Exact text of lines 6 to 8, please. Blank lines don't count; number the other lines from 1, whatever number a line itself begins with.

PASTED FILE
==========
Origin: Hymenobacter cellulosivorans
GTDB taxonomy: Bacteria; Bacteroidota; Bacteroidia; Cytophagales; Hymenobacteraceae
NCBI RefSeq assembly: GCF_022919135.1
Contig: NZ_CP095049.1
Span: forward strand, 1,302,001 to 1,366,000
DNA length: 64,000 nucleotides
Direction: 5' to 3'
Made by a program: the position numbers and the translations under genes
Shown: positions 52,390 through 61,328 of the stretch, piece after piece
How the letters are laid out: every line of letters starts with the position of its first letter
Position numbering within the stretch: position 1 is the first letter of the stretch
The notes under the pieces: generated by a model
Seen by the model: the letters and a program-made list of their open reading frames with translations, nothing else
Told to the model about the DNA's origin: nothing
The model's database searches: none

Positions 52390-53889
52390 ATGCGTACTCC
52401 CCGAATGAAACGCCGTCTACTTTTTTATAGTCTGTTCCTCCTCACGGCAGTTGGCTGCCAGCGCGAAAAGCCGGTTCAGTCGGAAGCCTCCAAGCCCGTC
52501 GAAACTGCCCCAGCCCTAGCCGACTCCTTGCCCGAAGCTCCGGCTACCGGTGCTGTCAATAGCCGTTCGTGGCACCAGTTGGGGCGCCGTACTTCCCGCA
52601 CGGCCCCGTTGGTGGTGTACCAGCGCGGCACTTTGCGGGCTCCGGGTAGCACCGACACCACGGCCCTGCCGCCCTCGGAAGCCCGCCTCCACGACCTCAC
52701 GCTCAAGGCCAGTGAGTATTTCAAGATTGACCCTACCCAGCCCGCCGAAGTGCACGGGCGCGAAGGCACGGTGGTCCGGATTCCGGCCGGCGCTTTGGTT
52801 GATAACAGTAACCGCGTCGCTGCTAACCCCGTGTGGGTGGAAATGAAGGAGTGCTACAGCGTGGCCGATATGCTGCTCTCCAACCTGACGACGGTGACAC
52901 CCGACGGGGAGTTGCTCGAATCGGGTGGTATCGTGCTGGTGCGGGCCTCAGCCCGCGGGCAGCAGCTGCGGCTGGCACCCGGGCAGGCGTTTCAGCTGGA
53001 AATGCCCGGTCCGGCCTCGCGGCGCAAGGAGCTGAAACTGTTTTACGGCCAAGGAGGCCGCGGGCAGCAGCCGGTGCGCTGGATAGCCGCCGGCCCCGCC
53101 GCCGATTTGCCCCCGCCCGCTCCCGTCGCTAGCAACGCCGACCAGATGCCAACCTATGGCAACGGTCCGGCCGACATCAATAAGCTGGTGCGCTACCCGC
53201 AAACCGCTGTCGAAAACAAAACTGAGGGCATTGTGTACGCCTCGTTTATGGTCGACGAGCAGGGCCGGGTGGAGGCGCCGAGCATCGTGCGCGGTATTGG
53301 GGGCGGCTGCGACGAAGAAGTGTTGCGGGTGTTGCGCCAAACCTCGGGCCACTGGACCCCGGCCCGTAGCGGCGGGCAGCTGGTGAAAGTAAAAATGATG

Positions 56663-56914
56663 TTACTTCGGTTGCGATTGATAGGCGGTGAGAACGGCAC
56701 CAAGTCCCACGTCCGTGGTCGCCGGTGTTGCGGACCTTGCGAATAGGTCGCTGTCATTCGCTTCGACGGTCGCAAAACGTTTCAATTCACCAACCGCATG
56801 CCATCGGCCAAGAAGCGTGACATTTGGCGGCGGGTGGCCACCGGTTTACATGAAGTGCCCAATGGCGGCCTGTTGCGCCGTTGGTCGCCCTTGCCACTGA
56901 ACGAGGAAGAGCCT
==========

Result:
DNA length: 64,000 nucleotides
Direction: 5' to 3'
Made by a program: the position numbers and the translations under genes